The pursuit after a battle by the winning army often resulted in a greater number of losses for the loser than the battle itself. At the encouragement of a play tester, I’ve recently added a more historical and bloody pursuit “phase” that more accurately reflects the casualties troops would suffer fleeing from the battlefield. So the RRtKV rules are being fine-tuned.
This campaign supplement centers on the ruler, the leader of a nation. In RRtK
the focus is on the general. The ruler can be the CinC of the army as well and
leads an army on the battlefield as history illustrates.
As I posted before, I’ve come up with 8 basic characteristics that a player will randomly roll for each ruler: age, appearance, belligerence,health, loyalty, morals, respect, and
risk-taking in battle. So, for example, a particular ruler could be middle-aged,plain, rash,
weak, unreliable,depraved, hated, and coy in battle.
Then each ruler will have one special quirk randomly determined, among 22 in
all, such as fervent or deformed or ungodly. Again each quirk has a greater or
lesser effect during the season.
It’s fun but optional as it adds some complexity. It makes nations even more unique. Other rules have characterization.This set has definite effects for each characteristic.
The old codger succumbs to sickness.
The lethargic ruler suddenly finds an army besieging his walled capital.
An unreliable ally deserts his ally before battle.
The love that the mob has for its ruler may save the nation from descending
The RRtK supplement I’m working on centers on the ruler, the leader of a nation, not its general like in RRtK. What is the leader like? How will a leader react to different situations? How will the leader act on the battlefield or on the throne? Each leader of a nation has personal, physical and mental characteristics that will affect diplomacy, attitudes about going to war, behavior in battle, lifespan, etc.
The player will roll up for each ruler of a nation the following: age, appearance, belligerence, health, loyalty. morals, respect and risk in battle
I spent the last few days making revisions in the scenarios and adjusting the rules in the Second Going To War Phase: Action that contain a lost of war making options.
Once this process is over, I’ll be getting back to play testing the Game of Cronies, Year 2.
A hot tale by Porridge Marten, the chronicler of The Song Of Lice and Liar
Palydynne the Pyromancer sent his minions throughout the SevenEleven Kingdoms and beyond to Esso and elsewhere to demonstrate his “surefire wyldfyre.” His motto on his merchant’s card was “Have Fyre Will Expire.” Typically he’d order his men to set off his red rockets containing the liquid fire without prior notice, and then leave his calling card at the castle gate should the lord or royal leader care to pay for his weapons and services.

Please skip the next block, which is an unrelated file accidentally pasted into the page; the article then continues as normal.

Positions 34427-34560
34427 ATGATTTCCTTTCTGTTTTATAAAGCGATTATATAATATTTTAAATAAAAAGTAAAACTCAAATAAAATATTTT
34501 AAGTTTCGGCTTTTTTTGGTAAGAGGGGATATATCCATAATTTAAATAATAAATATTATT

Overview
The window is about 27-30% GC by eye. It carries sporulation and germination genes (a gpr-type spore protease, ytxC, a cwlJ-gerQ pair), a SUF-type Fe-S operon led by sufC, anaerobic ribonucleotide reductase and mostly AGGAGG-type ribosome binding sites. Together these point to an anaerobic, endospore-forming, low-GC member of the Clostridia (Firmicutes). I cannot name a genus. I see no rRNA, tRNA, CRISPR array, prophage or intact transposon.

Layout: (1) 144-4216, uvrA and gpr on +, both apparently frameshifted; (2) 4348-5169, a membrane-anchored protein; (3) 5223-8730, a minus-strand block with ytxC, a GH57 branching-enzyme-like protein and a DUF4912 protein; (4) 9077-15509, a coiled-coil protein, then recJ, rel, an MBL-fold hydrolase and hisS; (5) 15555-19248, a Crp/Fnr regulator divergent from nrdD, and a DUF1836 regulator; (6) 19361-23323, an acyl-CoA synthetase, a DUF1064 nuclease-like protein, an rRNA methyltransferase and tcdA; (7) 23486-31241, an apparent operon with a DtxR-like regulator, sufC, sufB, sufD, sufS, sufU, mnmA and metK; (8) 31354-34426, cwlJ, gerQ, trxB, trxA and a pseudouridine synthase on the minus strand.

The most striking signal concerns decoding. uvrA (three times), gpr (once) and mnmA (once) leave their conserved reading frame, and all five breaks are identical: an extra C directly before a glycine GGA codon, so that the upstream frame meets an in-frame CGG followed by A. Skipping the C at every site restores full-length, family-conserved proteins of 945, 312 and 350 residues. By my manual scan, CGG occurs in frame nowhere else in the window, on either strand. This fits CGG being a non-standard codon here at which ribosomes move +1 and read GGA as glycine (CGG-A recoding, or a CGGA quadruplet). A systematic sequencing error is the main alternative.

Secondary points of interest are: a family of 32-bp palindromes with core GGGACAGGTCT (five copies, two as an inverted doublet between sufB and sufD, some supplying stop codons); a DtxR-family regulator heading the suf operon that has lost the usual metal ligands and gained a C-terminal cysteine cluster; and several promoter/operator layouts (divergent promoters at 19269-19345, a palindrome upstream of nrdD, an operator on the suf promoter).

No doubt most sovereigns might be impressed by his display and recognize wyldfyre’s value against war galley squadrons and troop transports and the galley rowers and soldiers within these wooden vessels. “The best alternative to dragon’s breath,” as Palydynne loved to say.
Early spring the Pyromancer’s demonstrators set forth and made their appearance all over Westeroids and Esso. Hywind Landblaster was annoyed and had the man boiled alive in the concoction. Stainless Brightneon’s witch Malusundra said it was a sign from her god, but Stainless scoffed at it since her god had failed him in the last invasion. Rohbheart Brightneon, however, found it useful for charbroiling a large number of cattle for his nightly feasts all at once. When Dimheiress Tarfeatheren witnessed the red rocket in the night, she believed it was an inferior attempt to match the fire of her dragons, or “my three little buggers” as she referred to them. Dullard Starkcrazy and Moose Boltloose purchased some to heat their wintry castles. Johnny Snowed laughed when the demonstrator couldn’t get the wyldfyre lit in the windy cold and snow.
But others did find its original purpose valuable and contacted Palydynne to arm their war galley squadrons with the dangerous wyldfyre.
Rules revisions will liven things up in Year 2.
There is more opportunity for establishing diplomatic relations with nations farther away.
New random events may appear this year that will bedevil or gratify out harried leaders of Westeroids.
Forts/castles have appeared throughout the land for invading armies to ignore at their peril or worse attack.
Hopefully nations will try out new strategies on land and sea – coastal raids, pillaging raids.
Using the revised National Profile Display should help a lot in keeping track of details.
It’s a new year in the SevenEleven Kingdoms.
Hywind Landblaster is poised to invade the realm of the Starkcrazys while the Night’s Botch leave the Tall Wall to enter the forested domain of the Wildthings to deal with them in their own lair.
The war between the Frayd and the Greyboy/Darne alliance is over with Weirdo Frayd, an unhappy yet vengeful lodger among his ally, Bedmore Sully.
The two Brightneon brothers stll face each other at Binge Landing, but national morale in House Runtly Brightneon is low. Runtly knows, however, that the constant assault has battered the walls at Binge Landing. Are they close to a breach?
Peace reigns between Darne and Dimheiress, Queen of Galleeria, and between Starkcrazy and House Boltloos, but the enforced peace between the poverty-stricken House Stainless and Landblaster has ended. The same is true with Lady Lyce Arhead and the Landblasters. Will war erupt again to spoil Hywind’s invasion of the Starkcrazy domains?
The Sullys in the Quiverlands and the Hyfells of the Peach may be ready to wage war again and reverse their fortunes on the battlefield.